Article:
A government photo shows the SCSRs that Sago miners tried to use to survive after the January 2006 explosion.
The SR-100 model uses a chemical process to generate the oxygen needed for a 60-minute supply of breathable air. Generally, the SR-100 units are started by pulling a large orange tab that activates an oxygen cylinder. The cylinder inflates a breathing bag. Once a miner starts breathing through the bag, the exhaled gases react with the unit’s chemicals to generate more oxygen for the miner.
SR-100s can also be started manually if the oxygen cylinder fails to inflate the breathing bag. But that process involves breathing ambient air — which could be full of smoke — and exhaling into the mouthpiece to start the chemical reaction.
Over the years, coal miners have complained repeatedly about SCSRs not starting or appearing to start slowly. Government and industry officials have generally dismissed those complaints. They said miners were not properly trained and did not understand how their SCSRs worked.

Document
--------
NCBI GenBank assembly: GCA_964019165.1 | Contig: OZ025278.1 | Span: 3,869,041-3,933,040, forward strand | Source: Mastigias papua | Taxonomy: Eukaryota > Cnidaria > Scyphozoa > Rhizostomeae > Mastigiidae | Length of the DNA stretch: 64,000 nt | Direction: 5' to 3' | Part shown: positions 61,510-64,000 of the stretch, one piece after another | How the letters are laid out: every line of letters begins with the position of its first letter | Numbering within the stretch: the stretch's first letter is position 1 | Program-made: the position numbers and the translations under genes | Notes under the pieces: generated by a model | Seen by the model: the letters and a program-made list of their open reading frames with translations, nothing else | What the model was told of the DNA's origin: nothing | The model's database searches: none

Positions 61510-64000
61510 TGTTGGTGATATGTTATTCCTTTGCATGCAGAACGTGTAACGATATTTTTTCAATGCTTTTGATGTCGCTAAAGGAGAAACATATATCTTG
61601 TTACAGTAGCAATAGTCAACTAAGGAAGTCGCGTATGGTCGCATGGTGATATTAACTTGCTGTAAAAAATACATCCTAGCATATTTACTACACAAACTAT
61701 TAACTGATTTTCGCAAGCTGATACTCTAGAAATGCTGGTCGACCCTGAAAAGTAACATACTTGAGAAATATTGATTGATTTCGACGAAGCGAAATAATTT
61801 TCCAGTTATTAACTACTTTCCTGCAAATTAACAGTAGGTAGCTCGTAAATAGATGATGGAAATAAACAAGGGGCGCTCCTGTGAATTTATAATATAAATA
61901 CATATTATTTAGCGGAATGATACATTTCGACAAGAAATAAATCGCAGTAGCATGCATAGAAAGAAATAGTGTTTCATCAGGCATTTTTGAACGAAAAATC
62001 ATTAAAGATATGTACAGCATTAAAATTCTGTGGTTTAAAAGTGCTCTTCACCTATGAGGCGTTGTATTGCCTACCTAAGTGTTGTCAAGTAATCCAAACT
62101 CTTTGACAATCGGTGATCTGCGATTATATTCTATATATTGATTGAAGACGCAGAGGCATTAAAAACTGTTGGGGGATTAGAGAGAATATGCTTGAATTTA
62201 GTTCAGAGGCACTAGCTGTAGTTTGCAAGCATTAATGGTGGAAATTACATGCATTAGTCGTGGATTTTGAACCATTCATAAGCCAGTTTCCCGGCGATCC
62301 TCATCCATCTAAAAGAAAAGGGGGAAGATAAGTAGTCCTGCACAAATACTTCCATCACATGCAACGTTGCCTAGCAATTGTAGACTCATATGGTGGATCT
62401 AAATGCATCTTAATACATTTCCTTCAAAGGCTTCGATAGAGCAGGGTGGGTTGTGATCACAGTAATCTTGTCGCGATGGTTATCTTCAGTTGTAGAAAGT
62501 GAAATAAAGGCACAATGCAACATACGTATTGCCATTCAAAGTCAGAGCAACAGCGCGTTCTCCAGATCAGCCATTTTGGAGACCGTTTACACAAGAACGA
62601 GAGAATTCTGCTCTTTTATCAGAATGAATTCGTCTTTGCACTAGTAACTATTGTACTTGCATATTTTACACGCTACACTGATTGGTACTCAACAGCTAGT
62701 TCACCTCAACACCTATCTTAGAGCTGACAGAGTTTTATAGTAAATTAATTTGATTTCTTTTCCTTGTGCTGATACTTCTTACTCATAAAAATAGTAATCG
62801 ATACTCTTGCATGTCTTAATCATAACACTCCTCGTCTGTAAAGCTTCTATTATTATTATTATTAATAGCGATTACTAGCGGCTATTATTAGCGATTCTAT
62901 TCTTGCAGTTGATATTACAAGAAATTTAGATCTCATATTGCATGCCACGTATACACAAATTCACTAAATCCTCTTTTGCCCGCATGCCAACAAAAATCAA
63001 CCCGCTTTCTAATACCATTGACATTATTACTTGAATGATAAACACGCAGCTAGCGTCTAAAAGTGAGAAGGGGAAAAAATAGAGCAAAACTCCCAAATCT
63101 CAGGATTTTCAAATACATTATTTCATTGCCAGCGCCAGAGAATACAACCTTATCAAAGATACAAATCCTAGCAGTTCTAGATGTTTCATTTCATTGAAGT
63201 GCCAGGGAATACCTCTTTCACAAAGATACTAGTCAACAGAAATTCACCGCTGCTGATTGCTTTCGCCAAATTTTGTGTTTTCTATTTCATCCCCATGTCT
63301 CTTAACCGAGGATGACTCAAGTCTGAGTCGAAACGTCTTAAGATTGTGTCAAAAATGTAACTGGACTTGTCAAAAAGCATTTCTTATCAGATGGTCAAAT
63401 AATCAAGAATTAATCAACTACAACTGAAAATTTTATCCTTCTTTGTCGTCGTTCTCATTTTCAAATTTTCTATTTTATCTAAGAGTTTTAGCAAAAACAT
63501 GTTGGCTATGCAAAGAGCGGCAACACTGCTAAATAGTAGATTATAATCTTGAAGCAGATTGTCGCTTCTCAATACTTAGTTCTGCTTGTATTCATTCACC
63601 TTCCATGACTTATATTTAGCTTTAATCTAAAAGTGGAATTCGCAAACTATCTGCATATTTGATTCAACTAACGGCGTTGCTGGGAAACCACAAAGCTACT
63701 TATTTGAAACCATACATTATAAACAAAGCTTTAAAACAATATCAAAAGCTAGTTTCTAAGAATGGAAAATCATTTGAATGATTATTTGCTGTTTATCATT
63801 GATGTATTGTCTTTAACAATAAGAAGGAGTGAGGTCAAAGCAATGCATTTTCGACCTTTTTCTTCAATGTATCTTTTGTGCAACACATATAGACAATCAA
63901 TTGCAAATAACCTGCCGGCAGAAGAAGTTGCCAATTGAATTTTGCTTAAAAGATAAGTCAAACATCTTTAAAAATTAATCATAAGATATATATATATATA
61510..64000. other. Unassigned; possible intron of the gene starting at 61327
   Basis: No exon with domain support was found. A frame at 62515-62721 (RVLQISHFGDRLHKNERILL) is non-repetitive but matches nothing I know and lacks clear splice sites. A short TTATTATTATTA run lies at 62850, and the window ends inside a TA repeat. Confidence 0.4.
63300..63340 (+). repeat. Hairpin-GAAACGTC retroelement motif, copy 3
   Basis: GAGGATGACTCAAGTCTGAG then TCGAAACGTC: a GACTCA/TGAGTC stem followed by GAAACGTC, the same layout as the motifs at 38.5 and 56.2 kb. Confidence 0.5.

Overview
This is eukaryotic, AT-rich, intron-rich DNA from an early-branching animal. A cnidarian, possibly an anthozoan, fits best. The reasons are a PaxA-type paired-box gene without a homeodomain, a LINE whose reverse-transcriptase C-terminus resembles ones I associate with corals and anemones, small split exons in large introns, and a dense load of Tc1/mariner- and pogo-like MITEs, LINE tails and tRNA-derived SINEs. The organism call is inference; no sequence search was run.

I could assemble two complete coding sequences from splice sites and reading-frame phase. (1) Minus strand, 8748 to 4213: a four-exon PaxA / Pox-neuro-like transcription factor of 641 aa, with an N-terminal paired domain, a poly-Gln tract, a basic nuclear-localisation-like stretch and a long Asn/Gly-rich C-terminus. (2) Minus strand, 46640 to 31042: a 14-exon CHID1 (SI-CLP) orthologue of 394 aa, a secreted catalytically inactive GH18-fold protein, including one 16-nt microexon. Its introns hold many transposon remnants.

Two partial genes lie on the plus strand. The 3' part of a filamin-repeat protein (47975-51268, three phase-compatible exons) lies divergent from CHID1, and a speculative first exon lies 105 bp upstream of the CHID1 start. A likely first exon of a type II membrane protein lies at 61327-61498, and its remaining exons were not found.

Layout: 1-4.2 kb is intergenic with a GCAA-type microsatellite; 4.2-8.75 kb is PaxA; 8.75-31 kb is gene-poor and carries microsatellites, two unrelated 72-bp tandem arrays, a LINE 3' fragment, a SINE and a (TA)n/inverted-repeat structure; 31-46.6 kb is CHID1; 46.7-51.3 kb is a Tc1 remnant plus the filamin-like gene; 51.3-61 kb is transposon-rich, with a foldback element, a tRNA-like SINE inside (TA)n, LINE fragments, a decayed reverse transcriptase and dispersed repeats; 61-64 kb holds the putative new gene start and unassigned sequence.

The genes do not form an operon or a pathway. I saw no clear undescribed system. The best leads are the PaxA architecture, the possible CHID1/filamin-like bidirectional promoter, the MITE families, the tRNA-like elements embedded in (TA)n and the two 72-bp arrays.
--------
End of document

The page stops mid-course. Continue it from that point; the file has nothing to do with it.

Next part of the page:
Months after the Sago disaster, survivor Randal McCloy said the SR-100s of four of the 12 miners trapped by the Jan. 2, 2006, explosion would not start. McCloy described how he tried especially hard to start the rescuer that belonged to his mining partner, Jerry Groves, who eventually died of carbon monoxide poisoning.
“I fought with it for I don’t know how long, trying to mess with that valve, blow air through it, or anything I could do, but nothing would work,” McCloy told investigators.
In lawsuits filed after the disaster, Sago miners’ families were investigating concerns that the SR-100 oxygen cylinders — made by South African-based African Oxygen Ltd. — somehow leaked, leaving them without enough oxygen to properly start the units. Most of the suits against CSE have been settled, court records show.
I asked MSHA officials if they were encouraging companies to abandon the CSE devices, and agency spokeswoman Amy Louviere told me in an e-mail message:
Until we resolve the technical problems associated with CSE units, we want to make sure that mine operators know there are other options available.